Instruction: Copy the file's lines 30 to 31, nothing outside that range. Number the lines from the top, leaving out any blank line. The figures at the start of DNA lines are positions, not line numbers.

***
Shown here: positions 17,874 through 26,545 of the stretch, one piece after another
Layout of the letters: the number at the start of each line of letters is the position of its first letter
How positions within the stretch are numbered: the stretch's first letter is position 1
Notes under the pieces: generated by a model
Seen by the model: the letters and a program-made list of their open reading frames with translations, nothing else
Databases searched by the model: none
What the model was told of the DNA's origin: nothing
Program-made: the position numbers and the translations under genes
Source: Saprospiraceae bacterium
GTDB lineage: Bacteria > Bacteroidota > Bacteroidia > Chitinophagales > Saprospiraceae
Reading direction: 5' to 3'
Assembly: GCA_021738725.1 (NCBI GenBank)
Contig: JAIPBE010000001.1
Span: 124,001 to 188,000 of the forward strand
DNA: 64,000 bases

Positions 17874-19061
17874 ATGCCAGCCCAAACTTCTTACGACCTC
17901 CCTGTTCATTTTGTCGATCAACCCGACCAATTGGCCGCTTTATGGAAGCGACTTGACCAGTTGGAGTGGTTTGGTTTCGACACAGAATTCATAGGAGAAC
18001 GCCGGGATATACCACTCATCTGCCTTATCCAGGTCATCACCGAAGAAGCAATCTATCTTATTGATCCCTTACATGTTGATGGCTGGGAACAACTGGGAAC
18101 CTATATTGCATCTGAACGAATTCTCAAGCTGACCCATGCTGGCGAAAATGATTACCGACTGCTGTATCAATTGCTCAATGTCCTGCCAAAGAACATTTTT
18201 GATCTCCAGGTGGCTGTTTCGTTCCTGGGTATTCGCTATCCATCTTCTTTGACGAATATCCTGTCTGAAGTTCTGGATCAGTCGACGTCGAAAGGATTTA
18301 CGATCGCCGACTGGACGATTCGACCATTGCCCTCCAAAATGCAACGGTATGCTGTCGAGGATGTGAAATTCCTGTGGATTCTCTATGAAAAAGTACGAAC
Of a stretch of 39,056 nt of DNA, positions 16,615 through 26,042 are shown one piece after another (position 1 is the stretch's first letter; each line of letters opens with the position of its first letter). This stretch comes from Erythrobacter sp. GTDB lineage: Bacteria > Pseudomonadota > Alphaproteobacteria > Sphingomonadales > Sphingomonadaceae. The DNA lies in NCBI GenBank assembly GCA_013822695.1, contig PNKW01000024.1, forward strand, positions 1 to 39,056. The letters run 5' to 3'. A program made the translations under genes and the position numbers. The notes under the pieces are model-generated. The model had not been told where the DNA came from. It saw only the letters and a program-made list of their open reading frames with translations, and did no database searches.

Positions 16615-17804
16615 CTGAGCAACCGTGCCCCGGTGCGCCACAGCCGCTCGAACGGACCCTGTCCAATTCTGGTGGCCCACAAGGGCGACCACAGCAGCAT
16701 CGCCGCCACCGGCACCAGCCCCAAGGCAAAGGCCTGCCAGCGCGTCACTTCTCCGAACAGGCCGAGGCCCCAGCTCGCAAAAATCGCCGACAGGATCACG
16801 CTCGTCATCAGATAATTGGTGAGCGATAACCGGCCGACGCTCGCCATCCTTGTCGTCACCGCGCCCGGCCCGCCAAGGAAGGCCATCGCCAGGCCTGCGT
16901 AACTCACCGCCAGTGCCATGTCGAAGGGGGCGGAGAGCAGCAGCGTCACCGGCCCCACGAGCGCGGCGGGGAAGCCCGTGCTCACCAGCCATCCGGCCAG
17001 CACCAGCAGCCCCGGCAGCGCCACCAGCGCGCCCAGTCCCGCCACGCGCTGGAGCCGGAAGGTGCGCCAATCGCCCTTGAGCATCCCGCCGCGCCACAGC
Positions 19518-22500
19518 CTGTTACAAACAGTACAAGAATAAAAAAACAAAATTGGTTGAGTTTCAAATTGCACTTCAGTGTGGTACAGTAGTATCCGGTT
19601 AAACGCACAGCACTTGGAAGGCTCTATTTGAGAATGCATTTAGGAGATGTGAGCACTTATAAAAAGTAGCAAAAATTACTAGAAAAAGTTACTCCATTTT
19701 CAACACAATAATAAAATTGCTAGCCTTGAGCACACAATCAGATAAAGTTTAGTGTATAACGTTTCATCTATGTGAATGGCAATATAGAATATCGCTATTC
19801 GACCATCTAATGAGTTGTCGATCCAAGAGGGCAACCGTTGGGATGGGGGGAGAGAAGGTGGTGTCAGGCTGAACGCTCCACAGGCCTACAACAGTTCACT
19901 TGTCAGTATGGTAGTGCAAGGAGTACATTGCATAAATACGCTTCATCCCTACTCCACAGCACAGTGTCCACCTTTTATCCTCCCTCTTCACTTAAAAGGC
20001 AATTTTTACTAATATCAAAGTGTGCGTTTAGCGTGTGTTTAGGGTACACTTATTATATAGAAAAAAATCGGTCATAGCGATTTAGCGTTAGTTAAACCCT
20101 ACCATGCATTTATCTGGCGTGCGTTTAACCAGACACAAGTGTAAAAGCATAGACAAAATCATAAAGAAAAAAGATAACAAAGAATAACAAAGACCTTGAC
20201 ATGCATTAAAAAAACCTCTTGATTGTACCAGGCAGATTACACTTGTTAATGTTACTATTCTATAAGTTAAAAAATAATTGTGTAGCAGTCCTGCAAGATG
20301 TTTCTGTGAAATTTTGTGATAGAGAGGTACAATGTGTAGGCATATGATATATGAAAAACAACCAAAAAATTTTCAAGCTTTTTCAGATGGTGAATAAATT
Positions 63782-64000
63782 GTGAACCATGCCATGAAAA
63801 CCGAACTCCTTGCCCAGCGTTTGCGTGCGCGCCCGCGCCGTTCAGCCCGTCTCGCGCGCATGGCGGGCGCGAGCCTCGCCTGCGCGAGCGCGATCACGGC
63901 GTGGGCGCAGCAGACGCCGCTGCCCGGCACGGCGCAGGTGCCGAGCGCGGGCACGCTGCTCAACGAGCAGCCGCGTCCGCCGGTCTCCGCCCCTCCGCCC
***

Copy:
Positions 19518-22500
19518 CTGTTACAAACAGTACAAGAATAAAAAAACAAAATTGGTTGAGTTTCAAATTGCACTTCAGTGTGGTACAGTAGTATCCGGTT